The project is a manifesto, a way of practising biological arts, a way of life and an ongoing project. It involves the development of a mini diy biolab and toolkit that contains recipes, open source hardware or labware (a microscope i made and an orbital shaker), 3D printed bodily fluid containers, inoculation loops for cultivating bacteria and biomaterials in combination with natural dyes.
The goal was to fabricate, cultivate and craft my own biotechnologies through the techniques and processes of biofabrifation, digital fabrication, biotinkering, DIY biology and the making of biochromes (natural dyes). In this way i wanted to explore and speculate upon this scenario of how do we create our own biotech through these processes.
I imagine a future where the patient is not a client but an active participant in their own health and in their own bodily explorations and a world where we can create our own technologies and not choose the path of technosolutionism in which sort of implies that technology is the only way to fix our bodies that are perceived as broken and diseased.
These experimental and maybe sometimes speculative scenarios can help us imagine a place where humans develop, utilise, modify and customise biotechnology in combination with biofabrication to dictate their own health/care future. Imagine being able to cultivate your own skin care for example and at the same time form interspecies relationships with the microorganisms, observe them, nurture and learn to take care of them and at the same time cultivate a greater sense of personal and interspecies care.
Body parts, hormones and all sorts of biological and medical care is open source nowadays, and in saying that, I began imagining a place where diy health/care is empowering us while allowing us to gain more bodily autonomy, to create our own bodily instruments to (auto)explore and create our own biotechnological narratives of life.
This scenario can change patriarchal and traditional patient doctor relationships that view the patient as a broken and passive or helpless being that is unable to take care of themselves, to become more autonomous in the way we care about our ourselves and others around us, and what solutions we use to repair the present and the past.
What is self care for you personally & how do you integrate self care in your everyday life?
Technology is transforming the way we take care of ourselves, the way we view ourselves, but also the way we observe and monitor ourselves in a biotechnological manner. For me the sense of self care or even care in a collective sense is a concept that is affected by technological as well as sociocultural factors of course.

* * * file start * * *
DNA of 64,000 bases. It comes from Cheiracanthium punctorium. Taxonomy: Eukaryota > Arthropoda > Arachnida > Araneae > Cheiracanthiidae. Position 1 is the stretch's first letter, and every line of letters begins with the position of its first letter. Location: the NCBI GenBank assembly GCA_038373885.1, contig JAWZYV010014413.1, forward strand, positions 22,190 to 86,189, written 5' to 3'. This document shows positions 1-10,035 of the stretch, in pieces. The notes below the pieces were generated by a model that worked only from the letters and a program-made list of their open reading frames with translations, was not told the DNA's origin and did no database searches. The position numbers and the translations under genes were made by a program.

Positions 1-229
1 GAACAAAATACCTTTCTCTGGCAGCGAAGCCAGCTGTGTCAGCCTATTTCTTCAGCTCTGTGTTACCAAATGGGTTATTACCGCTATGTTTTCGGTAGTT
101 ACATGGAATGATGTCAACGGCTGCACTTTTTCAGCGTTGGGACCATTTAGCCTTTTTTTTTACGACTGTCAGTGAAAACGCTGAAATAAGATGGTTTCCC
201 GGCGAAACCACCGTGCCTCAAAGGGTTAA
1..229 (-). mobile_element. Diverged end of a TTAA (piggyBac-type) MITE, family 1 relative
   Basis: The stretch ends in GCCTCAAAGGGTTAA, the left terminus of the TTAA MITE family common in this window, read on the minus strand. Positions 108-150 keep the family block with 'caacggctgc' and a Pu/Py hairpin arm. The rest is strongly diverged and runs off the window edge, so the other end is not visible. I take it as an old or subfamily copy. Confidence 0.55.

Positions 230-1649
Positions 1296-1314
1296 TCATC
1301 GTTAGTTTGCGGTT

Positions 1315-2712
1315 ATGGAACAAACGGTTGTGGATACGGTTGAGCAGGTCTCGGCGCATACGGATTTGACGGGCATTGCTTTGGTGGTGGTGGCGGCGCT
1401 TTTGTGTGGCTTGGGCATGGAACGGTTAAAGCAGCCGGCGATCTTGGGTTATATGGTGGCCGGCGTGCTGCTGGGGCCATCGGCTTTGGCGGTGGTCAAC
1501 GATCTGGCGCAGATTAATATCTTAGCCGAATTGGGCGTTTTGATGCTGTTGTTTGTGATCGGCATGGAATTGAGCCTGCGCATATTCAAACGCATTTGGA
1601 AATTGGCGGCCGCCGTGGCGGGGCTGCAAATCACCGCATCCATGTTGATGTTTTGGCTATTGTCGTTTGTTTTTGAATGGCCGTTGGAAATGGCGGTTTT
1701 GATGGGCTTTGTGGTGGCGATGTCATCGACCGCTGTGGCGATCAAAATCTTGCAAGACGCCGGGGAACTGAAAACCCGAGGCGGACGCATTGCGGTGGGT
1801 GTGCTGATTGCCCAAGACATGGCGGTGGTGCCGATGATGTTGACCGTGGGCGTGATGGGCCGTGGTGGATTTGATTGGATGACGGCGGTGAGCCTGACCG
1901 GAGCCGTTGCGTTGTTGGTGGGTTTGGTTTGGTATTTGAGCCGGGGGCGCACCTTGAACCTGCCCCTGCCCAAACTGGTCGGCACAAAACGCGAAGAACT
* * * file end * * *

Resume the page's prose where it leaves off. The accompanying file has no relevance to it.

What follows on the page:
For me self care is linked to care for and work with microbes, plants, fungi and all sorts of living organisms as you will probably understand from the project too. I strongly believe that we can learn a lot from our invisible and visible interspecies relationships and adopting a biodesign approach to my artistic practise but also in everyday life can maybe show us new ways of taking care of ourselves and others.
It is like taking care of a plant but imagine doing it in in a slightly different realm, scale and materiality such as cultivating microorganisms, or mycelium, or even cultivating your own materials.
What are your future plans?
My future plans are many to be honest. One of them is to spread my knowledge on diy biology, bioart and biodesign through academic and non academic workshops on the island, but also to keep on traveling, exhibiting, collaborating, living, and networking. In addition, one of the biggest dreams is to actually work with like minded individuals from all sorts of disciplines and also make a publicly accessible biolab or biofabrication lab that will welcome all kinds of people of all types of ages.
Where can someone see your work?
We have had a long exhibition with my peers from fabricademy on some metro stations in Bilbao actually! Also 2 of my pieces from the OSB project, a bacterial leather glove that was cultivated, dried and post treated, that was then lasercut in the pattern of a glove and hand sewn, along with a perspex case specially designed for some vaginal pH monitoring pads, will be exhibited during the Milan design week, in Isola design district. You can learn more about my project here.
I also have my MedArtCabinet studio in the centre of Nicosia. My studio houses all my art including my super tiny jewelry brand Silver lining jewels.
In my studio I do everything, from writing and research, to making jewellery, weaving and designing. I would love to exhibit my OSB (open source body) project somewhere on the island so maybe an exhibition could be on the way at some point in the next few months.
Apart from being an active artist and designer, I have been researching and writing, giving classes or workshops around the themes of medical bodies (named after the online program I created in 2020 with the school of machines in Berlin), medical art and creative biology. I am particularly interested and inspired by the feminist technoscience and activist and artistic collectives such as the GynePunk.